California gubernatorial candidate Antonio Villaraigosa has focused his efforts ahead of the 2018 elections on reaching out to Latino voters.
“When I ran in 2001 and 2005, I said, ‘I want to be the mayor for all of us,'” Villaraigosa said during Wednesday evening at LA Plaza de Cultura y Artes, according to the Los Angeles Times.
He was joined by former Los Angeles County Supervisor Gloria Molina and Mickey Ibarra, former director of intergovernmental affairs for former President Bill Clinton, to read excerpts from the book Latino Leaders Speak: Stories of Struggle and Triumph, to which he and Molina contributed. Ibarra reportedly co-edited the book.
“I’d like to see turnout increase dramatically among all demographics. But clearly, one of them is the group who votes the least, and that’s the Latino community,” he said, according to the Times.
After the event, Villaraigosa reportedly said, “A big part of our campaign is going to be to energize and organize that part of the electorate.”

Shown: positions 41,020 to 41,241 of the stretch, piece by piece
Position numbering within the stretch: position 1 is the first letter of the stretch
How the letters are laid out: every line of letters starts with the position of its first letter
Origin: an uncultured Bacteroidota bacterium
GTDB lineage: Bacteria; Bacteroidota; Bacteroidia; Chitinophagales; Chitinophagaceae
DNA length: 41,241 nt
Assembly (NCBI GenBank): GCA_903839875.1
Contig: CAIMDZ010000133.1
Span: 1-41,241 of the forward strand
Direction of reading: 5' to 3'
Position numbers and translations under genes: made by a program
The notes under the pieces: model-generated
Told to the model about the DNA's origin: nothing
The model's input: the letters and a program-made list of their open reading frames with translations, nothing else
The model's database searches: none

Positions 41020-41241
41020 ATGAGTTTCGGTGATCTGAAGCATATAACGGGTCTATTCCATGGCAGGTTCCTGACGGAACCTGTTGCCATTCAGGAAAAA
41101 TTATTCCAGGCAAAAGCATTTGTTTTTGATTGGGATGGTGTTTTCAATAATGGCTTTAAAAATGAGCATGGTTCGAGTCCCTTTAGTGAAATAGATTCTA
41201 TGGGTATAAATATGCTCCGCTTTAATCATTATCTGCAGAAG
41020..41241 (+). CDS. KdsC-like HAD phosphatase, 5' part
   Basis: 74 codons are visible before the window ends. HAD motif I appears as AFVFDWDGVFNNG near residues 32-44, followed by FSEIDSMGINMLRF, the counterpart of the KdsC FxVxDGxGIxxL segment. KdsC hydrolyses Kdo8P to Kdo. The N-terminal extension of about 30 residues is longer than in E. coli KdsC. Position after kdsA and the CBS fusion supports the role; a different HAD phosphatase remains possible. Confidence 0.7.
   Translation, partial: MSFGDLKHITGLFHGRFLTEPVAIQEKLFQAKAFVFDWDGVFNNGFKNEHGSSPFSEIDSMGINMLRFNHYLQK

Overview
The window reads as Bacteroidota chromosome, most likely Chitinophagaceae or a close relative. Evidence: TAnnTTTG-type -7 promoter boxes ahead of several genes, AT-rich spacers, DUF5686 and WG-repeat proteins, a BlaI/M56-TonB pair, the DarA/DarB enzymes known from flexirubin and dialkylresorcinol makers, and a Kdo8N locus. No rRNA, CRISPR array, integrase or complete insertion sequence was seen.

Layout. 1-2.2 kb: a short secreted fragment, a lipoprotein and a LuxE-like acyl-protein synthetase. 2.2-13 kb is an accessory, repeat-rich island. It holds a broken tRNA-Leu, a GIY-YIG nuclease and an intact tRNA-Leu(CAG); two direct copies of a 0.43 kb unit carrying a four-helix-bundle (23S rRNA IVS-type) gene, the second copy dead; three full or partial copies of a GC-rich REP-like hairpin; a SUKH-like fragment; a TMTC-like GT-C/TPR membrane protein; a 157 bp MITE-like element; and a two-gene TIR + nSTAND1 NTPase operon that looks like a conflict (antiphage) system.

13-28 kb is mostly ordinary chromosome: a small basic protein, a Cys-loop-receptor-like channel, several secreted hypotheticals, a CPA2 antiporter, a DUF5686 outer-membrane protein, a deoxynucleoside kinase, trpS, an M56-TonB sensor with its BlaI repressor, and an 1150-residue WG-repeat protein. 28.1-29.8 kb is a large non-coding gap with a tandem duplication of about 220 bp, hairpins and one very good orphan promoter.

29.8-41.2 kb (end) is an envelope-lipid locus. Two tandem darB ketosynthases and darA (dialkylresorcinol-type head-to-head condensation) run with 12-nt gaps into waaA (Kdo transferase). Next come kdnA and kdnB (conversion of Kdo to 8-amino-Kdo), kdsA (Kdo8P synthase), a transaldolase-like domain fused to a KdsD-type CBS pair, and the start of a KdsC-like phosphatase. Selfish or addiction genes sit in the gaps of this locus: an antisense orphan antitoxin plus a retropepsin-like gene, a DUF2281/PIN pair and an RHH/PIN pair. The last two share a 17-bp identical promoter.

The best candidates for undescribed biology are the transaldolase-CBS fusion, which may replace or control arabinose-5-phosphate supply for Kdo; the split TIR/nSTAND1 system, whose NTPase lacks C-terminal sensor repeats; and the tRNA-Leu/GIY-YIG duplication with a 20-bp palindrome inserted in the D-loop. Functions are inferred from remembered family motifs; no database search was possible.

In September, the state Legislature’s California Latino Caucus endorsed Villaraigosa, a move that is expected to help the former Los Angeles mayor in the polls, but which is not yet enough to take him past Lt. Gov. Gavin Newsom, who is still seen as the frontrunner.
Last month, Villaraigosa revealed his game plan strategy to take on Newsom, which is focused on turning out Latino and working-class voters.
His campaign released a 12-minute video, in which he spoke partly in Spanish, with English subtitles, during a visit to the Mexican border where he and a group of volunteers, whom he referred to as “angels,” delivered water to immigrants illegally crossing into the United States.
“We’re delivering this water because more than 10,000 people have lost their lives crossing the border with their hopes — reuniting their family, working for what we know as the American Dream,” Villaraigosa said, after criticizing President Donald Trump’s “anti-immigration policy, anti-Mexican policy.”